Suffolk County, New York
    Population: 1,493,350 (2010)
    Program Year: 2011

    Abstract:
    In Suffolk County, NY, the development of grant applications as well as the coordination of successfully funded grants across was determined to be an inefficient system.. Individual staff and programmatic units each kept their own separate monitoring and tracking systems that recorded different levels and phases of grants. In some instances, there were gaps in the collection of information. An interdisciplinary group convened to discuss the problem and to plan for improvements. The planning group brainstormed and used additional quality improvement strategies in order to develop the Grants management System (GMS). GMS has developed as a centralized tracking and coordination system that tracks grants through very phase: the evaluation of whether to apply for a Request for proposal (RFP), application submission, grant award, acceptance of the award by the county, development and finalization of contracts, inventory management, monitoring of expenditures, claiming, revenue receipting, grants reporting, grants purchases, etc. Feedback from SCDHS staff indicated a high level of satisfaction with GMS, improved knowledge and skills, improved management and implementation of grants. Due to the improved efficiencies of GMS, the SCDHS was able to reduce the grants staff by 2 Full Time Equivalents (FTE), with significant cost savings.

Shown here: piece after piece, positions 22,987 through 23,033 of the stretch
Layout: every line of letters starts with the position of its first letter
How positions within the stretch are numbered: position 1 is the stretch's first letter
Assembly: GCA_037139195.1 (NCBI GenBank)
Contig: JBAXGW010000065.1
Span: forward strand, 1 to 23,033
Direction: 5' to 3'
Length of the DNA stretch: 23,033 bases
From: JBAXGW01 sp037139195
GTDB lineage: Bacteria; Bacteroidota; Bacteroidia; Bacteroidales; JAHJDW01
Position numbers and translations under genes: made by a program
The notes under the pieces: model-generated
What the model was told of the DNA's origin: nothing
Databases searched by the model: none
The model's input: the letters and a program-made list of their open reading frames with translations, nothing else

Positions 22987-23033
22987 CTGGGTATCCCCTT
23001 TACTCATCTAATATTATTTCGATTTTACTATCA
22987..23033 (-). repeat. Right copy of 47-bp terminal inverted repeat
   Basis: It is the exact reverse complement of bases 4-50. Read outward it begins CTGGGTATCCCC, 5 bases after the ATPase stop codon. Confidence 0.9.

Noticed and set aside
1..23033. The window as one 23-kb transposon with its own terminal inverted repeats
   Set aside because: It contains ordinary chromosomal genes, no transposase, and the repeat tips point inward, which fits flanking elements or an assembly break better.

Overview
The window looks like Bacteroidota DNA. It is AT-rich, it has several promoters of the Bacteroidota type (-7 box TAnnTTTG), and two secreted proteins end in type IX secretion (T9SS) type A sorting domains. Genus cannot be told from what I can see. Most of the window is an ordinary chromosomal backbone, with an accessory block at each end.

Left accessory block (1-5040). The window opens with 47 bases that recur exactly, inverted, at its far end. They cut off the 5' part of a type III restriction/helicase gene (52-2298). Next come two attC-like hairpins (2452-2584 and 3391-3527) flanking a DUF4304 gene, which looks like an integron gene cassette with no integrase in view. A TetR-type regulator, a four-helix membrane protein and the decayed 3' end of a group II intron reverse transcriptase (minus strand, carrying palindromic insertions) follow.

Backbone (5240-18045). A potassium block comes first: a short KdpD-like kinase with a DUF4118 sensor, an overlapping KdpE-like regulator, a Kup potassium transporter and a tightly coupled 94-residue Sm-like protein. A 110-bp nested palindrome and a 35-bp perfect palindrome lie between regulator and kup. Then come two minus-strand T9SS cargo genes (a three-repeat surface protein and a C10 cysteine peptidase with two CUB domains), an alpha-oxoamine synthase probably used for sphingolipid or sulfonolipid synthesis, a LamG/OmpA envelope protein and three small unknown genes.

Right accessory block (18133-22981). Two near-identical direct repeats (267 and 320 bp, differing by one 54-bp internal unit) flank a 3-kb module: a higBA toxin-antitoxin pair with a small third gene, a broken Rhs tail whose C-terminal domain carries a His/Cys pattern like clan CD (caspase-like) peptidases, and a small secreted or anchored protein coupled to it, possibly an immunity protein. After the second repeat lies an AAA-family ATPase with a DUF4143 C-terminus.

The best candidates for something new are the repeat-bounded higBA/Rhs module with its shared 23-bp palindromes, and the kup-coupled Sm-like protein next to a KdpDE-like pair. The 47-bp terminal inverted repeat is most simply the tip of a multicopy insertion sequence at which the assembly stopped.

• by perbu (624267) on Thursday April 19, 2012 @01:04PM (#39735541)
    What is it with this fear that someone will make a buck? It does not diminish the value of the original work, rather it ads to it. The county should focus on what their job is and if somebody actually manages to create something valuable from that - great!
    • by manoweb (1993306)
      I strongly agree!!! On the other hand, I am not surprised that the government is concerned of private citizens doing things they cannot control ;)
    • by gr8_phk (621180)

      What is it with this fear that someone will make a buck? Yes, this puzzled me. It's like the BSD vs GPL arguments, but it's odd to me that folks in government are thinking like this. While I support the position, I would not have expected it from them.

    • by SEWilco (27983)
      I'm sure that the county also has barricades and checkpoints to keep the evil commercial trucks off the county roads.
      • by mydn (195771)
        I'm sure that the county has an armed force that patrols the county roads to ensure that commercial vehicles on those roads have paid their fees.
    • by Dynedain (141758)

      I'm sure the fear is that a commercial company will simply copy their work, and then go around selling it to other agencies without substantial improvement.

      Stuff like this happens all the time in government contracting.

      • by grzzld (1206404)

        I'm sure the fear is that a commercial company will simply copy their work, and then go around selling it to other agencies without substantial improvement.

        Stuff like this happens all the time in government contracting.

        While I cannot directly speak for the powers that be, I believe this is their concern.